Human Rights Concerns Overshadow the Saudi Newcastle Takeover
Since the English Premier League announced their approval of a Saudi Arabian bid to buy Newcastle United Football Club last week, human rights groups and civil society actors have expressed concern over what they see as the kingdom’s attempt to ‘sport wash’ its negative international image and have urged for tighter ownership rules.
said in a statement shortly after the takeover was confirmed.“Ever since this deal was first talked about we said it represented a clear attempt by the Saudi authorities to sportswash their appalling human rights record with the glamour of top-flight football,” Amnesty International UK’s CEO, Sacha Deshmukh,
“Saudi ownership of St James’ Park was always as much about image management for Crown Prince Mohammed bin Salman and his government, as it was about football,” she said, adding that “the Premier League needs to better understand the dynamic of sportswashing and tighten its ownership rules.”
The Premier League announcement fell only days after the third anniversary of the brutal murder and dismemberement of journalist Jamal Khashoggi inside the Saudi consulate in Istanbul in October 2018. There has since been evidence to suggest that MBS himself approved an operation to have Khashoggi “captured or killed.”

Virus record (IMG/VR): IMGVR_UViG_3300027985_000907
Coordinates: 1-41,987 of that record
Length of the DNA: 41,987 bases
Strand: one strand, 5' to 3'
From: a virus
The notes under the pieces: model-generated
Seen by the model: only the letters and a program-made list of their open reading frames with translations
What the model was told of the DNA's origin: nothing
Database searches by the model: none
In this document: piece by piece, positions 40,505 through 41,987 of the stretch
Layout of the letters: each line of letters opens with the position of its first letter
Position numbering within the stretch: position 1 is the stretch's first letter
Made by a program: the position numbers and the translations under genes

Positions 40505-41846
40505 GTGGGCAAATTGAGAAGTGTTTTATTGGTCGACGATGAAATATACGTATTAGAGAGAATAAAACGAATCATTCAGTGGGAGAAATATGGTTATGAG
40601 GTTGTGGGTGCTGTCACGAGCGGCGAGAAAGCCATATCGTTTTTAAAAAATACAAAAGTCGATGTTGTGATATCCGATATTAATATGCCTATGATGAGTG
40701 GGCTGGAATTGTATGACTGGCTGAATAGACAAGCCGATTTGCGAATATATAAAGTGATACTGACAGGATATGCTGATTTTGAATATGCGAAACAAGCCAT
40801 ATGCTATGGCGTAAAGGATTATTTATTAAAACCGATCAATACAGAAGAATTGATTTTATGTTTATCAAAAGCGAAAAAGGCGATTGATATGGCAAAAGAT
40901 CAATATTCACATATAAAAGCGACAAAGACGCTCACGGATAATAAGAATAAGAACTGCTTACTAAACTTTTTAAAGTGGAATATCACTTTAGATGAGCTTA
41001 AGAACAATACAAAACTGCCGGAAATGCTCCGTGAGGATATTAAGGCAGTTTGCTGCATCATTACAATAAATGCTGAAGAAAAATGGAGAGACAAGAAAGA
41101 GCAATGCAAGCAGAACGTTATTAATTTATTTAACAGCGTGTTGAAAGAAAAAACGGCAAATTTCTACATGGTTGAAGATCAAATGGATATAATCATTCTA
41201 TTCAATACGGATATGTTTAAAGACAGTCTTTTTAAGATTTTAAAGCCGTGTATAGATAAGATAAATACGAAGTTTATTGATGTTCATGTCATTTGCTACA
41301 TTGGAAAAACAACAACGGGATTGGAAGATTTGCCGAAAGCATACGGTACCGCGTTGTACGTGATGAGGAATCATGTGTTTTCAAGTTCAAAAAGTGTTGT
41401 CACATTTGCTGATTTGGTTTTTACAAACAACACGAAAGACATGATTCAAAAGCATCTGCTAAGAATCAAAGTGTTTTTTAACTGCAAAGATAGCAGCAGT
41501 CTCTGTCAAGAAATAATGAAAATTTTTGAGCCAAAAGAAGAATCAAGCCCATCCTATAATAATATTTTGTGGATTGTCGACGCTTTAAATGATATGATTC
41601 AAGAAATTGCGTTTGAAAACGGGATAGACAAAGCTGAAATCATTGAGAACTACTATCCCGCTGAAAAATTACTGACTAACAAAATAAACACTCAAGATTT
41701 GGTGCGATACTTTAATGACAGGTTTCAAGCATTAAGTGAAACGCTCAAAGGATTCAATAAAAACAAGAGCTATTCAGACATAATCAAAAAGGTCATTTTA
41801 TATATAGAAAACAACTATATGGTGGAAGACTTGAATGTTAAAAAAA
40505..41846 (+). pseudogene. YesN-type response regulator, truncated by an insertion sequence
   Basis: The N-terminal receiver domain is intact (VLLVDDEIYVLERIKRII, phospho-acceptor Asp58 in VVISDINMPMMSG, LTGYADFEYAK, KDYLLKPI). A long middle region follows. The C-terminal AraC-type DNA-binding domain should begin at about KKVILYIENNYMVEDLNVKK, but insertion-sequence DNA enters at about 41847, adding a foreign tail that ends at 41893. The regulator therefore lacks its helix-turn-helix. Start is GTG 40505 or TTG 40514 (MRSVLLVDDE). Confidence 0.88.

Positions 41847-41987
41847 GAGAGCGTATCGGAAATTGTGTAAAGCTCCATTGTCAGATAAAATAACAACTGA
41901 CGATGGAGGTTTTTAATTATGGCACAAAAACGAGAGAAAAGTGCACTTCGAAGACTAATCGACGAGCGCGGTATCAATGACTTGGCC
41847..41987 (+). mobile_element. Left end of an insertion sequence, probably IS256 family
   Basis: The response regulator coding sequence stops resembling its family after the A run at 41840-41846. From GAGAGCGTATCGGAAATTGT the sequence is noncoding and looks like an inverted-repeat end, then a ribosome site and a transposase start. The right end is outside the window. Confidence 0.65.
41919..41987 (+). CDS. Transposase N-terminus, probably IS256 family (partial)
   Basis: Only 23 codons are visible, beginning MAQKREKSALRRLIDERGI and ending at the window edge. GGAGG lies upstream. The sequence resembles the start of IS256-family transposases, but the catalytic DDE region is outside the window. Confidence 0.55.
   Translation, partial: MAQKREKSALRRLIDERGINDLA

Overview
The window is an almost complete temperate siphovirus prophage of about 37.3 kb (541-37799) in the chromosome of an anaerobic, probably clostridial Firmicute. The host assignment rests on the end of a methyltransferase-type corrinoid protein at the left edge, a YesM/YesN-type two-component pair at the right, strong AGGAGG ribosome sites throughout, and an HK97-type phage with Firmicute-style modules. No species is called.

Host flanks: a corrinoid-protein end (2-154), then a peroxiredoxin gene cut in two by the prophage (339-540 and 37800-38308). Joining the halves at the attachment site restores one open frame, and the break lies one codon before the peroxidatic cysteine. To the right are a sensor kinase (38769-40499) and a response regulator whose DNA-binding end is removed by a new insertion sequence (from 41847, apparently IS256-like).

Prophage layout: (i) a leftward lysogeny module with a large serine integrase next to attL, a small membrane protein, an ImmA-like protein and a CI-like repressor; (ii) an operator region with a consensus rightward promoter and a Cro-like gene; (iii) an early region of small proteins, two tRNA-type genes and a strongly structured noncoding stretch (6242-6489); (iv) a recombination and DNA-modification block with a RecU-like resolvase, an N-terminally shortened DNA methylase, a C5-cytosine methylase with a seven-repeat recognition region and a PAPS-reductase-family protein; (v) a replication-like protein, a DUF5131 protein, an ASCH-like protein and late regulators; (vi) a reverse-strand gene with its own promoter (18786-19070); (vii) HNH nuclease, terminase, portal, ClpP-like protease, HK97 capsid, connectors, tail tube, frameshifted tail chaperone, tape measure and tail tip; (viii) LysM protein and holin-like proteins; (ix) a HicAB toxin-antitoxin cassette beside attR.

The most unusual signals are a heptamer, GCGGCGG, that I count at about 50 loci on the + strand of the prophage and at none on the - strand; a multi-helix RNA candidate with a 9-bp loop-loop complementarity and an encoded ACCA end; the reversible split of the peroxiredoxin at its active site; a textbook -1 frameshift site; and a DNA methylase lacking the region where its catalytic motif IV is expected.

Since Khashoggi’s murder, the oil-rich gulf state has spent billions hosting major entertainment, cultural and sporting events to whitewash its dismal rights record, Human Rights Watch claims.
The latest £300 million (US$408 million) takeover is led by Saudi Arabia’s sovereign wealth fund, the Public Investment Fund (PIF), and while the Premier League has said that they had received “legally binding assurances that the Kingdom of Saudi Arabia will not control Newcastle United Football Club,” the Crown Prince’s position as Chairman of the Fund hasn’t gone unnoticed.
“Under the chairmanship and guidance of HRH Prince Mohammad bin Salman bin Abdulaziz Al Saud, the Board is responsible for overseeing PIF’s long-term strategy, investment policy and performance,” PIF’s website reads.
As the announcement came, celebrations erupted outside Newcastle’s stadium, St James’ Park, as fans waved the Saudi flag and wore tea towels on their heads as Keffiyehs in celebration of the financial implications of the Saudi buy.
But not everybody welcomed the takeover.
“As many Newcastle fans cheer the news, women’s rights activists and political prisoners are languishing in Saudi jails,” Human Rights Watch said in a dispatch last week, also calling the takeover a “wake-up call.”
“Fans, athletes, and journalists who don’t want their sport and favorite clubs tarnished with ugly human rights abuses should demand that the English FA and the Premier League adopt and immediately implement a human rights policy,” the human rights watchdog added.
Political cartoonist Peter Brookes strongly depicted these concerns with a cartoon in The Times of Newcastle's classic striped football kit fashioned as prison bars, behind which are bloodied prisoners in traditional Middle Eastern clothing.
Hatice Cengiz, Jamal Khashoggi’s fiancé, also echoed these concerns.
“I hope the fans and players of @NUFC will hold their owners to account and ask them why no one knows where Jamal's body is yet? Why has there been no Justice for Jamal? This is such a shame,” she tweeted.